Monday, May 11, 2015

5 tips for achieving better tech-life balance

(BPT) - Is your device your vice? Americans think they are able to easily balance their technology use with their regular activities, but when the numbers are crunched, perception doesn’t match up with reality.


One in four Americans report they get stressed out when they’re away from their email or phone for longer than 30 minutes, according to a survey conducted by GMI and commissioned by Crucial.com. And 84 percent of male respondents admitted to checking a mobile device while driving, in a movie theater, at a funeral or at a child’s play or recital.

Technology overuse is making many Americans feel guilty about the amount of time they spend digitally connected. Life balance expert, Mary LoVerde, author of “Stop Screaming at the Microwave” and “I Used To Have A Handle On Life But It Broke,” provides the following tips on how you can reconnect with your friends and family, and help balance your use of technology.

1. Establish personal tech-life balance policies.
Take a look at what you value and set some policies to help you stay connected to what’s most important. For example, everyone values family time, but it is not always prioritized. You might make a family policy that limits technology at the dinner table, after 9 p.m. or while your children complete their homework. Maybe you and your partner agree to shut off technology for an hour before bed to give attention to each other.
You no doubt value your safety and the safety of those around you. So make a strict policy that texting and driving is an unacceptable practice, and then stick to it. Announce to others out loud what your policies are. A clear and public declaration can lead to peer pressure, which can help ensure that you stay true to your promises.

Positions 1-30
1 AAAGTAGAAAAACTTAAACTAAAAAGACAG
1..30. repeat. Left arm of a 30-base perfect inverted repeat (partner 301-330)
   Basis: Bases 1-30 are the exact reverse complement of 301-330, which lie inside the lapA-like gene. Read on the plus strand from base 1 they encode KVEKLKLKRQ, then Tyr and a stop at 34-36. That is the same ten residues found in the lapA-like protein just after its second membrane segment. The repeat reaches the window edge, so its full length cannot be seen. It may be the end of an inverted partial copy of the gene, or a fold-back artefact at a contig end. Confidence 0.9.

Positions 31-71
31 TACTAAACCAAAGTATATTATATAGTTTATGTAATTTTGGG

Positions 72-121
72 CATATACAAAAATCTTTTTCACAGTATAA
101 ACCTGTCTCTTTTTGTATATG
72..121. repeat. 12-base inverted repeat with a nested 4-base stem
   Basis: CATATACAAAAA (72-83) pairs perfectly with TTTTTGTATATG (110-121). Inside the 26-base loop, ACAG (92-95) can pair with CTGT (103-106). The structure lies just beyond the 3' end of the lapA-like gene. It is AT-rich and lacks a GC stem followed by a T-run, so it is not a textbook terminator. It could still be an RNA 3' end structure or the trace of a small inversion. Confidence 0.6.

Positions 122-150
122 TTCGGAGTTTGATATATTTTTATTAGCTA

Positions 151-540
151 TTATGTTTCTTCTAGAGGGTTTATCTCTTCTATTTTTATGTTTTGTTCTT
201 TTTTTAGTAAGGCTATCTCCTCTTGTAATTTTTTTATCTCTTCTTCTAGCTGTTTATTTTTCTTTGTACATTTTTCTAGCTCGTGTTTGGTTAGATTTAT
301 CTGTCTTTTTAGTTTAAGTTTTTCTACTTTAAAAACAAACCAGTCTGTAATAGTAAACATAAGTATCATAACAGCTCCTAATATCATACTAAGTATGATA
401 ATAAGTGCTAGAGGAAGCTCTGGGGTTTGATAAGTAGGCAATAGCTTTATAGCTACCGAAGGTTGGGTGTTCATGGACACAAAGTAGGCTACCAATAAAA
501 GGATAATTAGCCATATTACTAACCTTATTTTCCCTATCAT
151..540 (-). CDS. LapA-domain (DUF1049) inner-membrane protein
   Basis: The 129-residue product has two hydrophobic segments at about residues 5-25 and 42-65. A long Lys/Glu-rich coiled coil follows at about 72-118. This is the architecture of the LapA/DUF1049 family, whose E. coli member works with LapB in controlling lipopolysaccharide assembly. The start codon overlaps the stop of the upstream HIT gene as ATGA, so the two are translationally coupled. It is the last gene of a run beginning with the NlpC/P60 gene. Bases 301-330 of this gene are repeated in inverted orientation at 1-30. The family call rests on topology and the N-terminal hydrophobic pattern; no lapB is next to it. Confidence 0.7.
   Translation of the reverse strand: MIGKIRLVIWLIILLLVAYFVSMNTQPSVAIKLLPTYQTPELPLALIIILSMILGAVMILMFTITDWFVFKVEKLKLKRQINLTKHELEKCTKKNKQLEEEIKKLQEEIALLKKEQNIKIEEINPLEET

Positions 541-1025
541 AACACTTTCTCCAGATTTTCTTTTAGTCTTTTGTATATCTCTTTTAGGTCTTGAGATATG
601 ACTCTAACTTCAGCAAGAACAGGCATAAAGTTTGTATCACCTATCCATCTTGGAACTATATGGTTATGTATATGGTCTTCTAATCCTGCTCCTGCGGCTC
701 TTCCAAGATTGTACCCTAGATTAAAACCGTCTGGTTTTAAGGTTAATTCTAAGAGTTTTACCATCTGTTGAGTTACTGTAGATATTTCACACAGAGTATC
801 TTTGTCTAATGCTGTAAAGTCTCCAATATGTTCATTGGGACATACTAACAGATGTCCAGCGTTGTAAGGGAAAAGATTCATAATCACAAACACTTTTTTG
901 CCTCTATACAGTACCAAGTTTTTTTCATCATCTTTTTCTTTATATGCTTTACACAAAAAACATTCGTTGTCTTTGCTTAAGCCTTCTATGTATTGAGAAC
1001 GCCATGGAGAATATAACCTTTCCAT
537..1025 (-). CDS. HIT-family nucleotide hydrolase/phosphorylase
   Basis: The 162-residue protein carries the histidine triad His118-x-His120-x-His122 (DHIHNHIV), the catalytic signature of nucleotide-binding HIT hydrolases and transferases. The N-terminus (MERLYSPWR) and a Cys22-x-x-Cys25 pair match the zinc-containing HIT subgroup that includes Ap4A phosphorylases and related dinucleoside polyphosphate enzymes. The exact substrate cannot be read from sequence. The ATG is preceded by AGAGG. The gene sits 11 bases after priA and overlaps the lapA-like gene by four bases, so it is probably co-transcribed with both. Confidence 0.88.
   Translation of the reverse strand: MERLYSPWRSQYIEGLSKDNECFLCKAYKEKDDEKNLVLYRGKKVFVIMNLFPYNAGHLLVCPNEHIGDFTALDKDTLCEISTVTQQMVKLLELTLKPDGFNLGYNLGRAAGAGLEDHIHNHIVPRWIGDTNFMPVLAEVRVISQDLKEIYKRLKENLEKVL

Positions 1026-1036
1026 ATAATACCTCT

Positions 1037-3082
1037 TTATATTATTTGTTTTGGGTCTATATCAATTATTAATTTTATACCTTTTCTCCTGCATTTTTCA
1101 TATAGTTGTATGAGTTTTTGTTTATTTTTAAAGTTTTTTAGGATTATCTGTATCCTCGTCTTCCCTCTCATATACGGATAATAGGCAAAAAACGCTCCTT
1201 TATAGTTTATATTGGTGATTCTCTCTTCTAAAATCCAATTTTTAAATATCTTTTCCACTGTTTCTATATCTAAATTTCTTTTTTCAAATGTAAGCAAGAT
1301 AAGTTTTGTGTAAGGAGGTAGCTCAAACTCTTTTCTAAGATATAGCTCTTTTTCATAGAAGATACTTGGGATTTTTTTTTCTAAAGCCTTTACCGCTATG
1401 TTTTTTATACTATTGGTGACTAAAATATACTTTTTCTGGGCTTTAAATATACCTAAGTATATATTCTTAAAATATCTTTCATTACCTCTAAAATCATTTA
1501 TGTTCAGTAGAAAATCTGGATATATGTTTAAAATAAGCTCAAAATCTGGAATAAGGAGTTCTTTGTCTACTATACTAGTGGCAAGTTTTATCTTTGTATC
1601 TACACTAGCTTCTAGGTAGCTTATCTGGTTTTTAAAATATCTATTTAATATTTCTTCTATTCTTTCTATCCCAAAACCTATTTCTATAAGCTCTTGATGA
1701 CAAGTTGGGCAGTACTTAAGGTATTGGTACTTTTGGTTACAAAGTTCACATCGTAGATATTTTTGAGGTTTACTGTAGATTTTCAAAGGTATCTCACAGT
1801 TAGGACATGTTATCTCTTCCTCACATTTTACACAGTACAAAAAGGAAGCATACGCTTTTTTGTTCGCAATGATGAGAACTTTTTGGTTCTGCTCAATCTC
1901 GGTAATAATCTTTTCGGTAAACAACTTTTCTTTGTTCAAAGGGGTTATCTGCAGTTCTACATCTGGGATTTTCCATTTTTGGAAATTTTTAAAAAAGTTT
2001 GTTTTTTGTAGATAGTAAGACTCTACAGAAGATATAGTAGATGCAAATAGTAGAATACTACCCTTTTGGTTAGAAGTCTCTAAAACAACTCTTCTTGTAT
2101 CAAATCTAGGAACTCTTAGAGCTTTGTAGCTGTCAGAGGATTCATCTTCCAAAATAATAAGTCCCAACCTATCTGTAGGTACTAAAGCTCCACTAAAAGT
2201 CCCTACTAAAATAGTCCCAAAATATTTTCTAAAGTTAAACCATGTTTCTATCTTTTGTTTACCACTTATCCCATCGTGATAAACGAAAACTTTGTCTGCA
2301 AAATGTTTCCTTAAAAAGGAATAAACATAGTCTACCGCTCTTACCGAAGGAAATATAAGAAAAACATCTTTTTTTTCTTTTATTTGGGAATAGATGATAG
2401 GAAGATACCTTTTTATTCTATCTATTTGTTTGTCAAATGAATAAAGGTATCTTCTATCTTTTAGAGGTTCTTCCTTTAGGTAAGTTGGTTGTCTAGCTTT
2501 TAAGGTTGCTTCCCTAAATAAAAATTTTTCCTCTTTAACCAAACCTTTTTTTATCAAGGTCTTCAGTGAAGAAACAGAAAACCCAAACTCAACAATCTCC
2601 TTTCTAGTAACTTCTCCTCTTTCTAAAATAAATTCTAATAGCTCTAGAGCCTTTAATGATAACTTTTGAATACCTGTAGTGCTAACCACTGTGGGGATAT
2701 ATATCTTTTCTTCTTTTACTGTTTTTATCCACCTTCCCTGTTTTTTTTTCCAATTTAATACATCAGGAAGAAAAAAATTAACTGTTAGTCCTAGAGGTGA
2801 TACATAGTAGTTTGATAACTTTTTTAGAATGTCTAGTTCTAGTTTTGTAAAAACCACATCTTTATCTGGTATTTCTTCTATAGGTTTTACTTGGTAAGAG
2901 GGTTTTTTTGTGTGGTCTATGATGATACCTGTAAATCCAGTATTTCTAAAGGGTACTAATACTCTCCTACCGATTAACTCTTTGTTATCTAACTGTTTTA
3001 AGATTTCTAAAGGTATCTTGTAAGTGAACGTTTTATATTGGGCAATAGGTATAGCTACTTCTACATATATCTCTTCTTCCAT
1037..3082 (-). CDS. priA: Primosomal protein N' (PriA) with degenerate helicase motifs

2. Maximize your devices' efficiency.
Waiting for programs to load can be a frustrating time-waster so make your devices as user-friendly as possible.  The speed and amount of memory you've got installed helps determine how fast applications are able to operate. Upgrading your system's memory and software and closing the apps you are not using are simple low-cost ways to help your technology help you.

3. Pick sleep over technology.
Checking Instagram, e-mail, or LinkedIn cannot compete with the benefit of a half hour more sleep each night. In many ways, your brain is a computer, too. At night this neurological PC repairs genes, secretes many regulatory hormones (including the one that makes you lose weight), conjures up the necessary dreams that keep you sane and stores information you learned that day - to note just a few of the many things it does to reset your body. Given the choice between technology and sleep, opt to get some more shuteye.

4. Look up.
Seriously, every once in a while just look up and see what is going on in the real world all around you. Make eye contact. Smile at someone. Breathe deeply. Pay attention to the world. There is magic out there that you are missing.

5. Stop taking yourself so seriously.
We need to understand that when we let go of some of our technology, other ideas will come into clearer focus. We have to believe that Chicken Little’s sky will not fall if we log off for an hour. If we miss a selfie, a posting, or a call, the planets will remain in orbit and in the meantime, if we are lucky, we will have reconnected with our humanness in a meaningful way.

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